Special Teams Of Primary Concern For Steelers Secondary

The Pittsburgh Steelers have rarely benefitted greatly from special teams throughout the organization’s history.

Chuck Noll famously refused to employ special teams coaches until late in his tenure, when he shifted responsibilities for both defensive line coach John Kolb and inside linebackers coach Dennis Fitzgerald, requesting that they jointly coach the special teams unit in 1987.

Noll had taken control of special teams duties himself prior to that, making the Steelers the last team in the league to dedicate a coach to special teams at that time.

The team has even still rarely gotten much impact out of its units since then, however. Most recently, Antonio Brown has contributed well as a returner, and has three return touchdowns in his first four seasons, making the Pro Bowl once on special teams.

Coverage units have been equally uninspiring, with the punting display last season being particularly bad thanks in large part due to a turnstile at punter.

Better punting would obviously go a long way toward improving the unit as a whole, but outside of a few players, the coverage units could use tweaking. And that could come disproportionately from the secondary this year.

The Steelers have clear, established players at the top five defensive back positions, most of whom are not frequent special teams contributors.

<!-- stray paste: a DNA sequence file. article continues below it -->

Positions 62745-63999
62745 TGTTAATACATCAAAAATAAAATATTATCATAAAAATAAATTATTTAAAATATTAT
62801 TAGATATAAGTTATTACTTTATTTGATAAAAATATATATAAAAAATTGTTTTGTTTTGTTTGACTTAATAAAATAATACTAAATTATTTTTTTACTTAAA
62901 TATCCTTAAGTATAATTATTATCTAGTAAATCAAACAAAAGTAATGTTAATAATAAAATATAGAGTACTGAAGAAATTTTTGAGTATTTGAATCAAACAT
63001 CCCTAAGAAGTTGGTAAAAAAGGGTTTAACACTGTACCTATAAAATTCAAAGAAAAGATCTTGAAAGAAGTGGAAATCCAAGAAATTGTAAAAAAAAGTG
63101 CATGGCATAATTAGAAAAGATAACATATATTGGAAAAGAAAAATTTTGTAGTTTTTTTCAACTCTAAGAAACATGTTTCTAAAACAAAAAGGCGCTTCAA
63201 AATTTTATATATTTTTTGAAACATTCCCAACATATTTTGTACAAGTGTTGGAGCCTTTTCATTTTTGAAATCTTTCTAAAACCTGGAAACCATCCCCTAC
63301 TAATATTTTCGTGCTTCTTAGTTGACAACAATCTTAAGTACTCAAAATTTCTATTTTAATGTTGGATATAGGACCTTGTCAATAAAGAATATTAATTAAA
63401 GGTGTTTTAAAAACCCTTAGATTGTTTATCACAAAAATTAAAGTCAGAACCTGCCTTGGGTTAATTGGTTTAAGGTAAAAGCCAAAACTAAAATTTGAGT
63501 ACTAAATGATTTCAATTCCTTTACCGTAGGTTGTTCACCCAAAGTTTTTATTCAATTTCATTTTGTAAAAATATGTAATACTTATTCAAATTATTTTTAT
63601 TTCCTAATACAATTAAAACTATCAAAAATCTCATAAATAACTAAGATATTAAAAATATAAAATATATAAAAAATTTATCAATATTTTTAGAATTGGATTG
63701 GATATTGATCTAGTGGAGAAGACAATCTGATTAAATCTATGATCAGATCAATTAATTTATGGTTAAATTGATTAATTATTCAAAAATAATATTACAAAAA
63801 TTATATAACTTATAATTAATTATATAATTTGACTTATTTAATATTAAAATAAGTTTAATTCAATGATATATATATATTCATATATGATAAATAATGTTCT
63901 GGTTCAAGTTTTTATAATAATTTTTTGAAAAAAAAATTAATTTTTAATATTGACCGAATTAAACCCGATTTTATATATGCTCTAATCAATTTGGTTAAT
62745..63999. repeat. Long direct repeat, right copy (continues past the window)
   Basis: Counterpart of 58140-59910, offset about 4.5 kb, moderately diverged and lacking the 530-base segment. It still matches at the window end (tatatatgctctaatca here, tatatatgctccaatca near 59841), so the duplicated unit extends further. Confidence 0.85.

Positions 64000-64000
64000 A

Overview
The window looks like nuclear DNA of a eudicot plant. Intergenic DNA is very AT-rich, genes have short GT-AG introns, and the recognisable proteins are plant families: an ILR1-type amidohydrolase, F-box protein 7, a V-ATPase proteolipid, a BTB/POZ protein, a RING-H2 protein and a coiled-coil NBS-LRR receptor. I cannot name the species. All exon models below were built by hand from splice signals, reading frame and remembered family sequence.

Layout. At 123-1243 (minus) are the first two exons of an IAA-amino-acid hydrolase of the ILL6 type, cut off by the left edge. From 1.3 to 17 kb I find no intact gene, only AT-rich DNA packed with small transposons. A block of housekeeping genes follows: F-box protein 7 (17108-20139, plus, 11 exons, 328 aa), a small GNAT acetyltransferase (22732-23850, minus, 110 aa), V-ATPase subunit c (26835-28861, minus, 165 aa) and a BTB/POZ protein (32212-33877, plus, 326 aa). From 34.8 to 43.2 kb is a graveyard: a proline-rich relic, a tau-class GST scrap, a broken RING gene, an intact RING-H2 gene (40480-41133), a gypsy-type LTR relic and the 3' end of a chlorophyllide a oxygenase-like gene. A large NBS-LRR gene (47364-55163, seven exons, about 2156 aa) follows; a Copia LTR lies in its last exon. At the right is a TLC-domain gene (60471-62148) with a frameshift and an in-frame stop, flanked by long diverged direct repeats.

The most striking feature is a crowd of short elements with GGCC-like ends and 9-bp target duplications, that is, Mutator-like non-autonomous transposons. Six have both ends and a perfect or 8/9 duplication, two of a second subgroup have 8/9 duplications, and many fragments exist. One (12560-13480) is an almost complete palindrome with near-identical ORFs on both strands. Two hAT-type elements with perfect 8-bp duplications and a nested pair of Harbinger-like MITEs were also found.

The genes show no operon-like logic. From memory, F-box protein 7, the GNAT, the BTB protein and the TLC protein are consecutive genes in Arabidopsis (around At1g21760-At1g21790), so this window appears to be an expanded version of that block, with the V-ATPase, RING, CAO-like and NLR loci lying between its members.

But some of the more fringe secondary players have made themselves indispensable on special teams, which could force the team to consider carrying up to 11 defensive backs.

Cornerback Antwon Blake and safety Robert Golden, in particular, became arguably the two best coverage players on the team during the course of the 2013 season.

Safety Shamarko Thomas is also a reliable gunner, while Will Allen was originally brought to the Steelers specifically for his special teams experience.

New cornerback signing Brice McCain has been part of the Houston Texans’ special teams units for years, and could find his home there this season. That’s 10 defensive backs right there when you add in the standard nickel package.

Would they be willing to risk relegating Shaquille Richardson to the practice squad, who from the sounds of it is much different from last year’s fifth-round failure, Terry Hawthorne? If Richardson shows well on special teams, then they could be forced to make a decision between himself, McCain, and Allen.

Or they could pilfer an extra spot from another position. Mike Tomlin sounded convinced earlier this offseason that he could do with his top two backs what most teams do with three. Plus he could always resort to handing the ball to the fullback if necessary.

If they stick to just seven spots between the backs and tight ends, that could open up a spot for an extra defensive back. Alternatively, they could decide to carry just eight offensive linemen.

Carrying only two quarterbacks seems unlikely, while this scenario already assumes that they carry six defensive linemen. Keeping less than nine linebackers this year seems unfeasible.

If they want to add to their special teams by carrying an extra defensive back, it will likely have to come from the offensive side of the ball.

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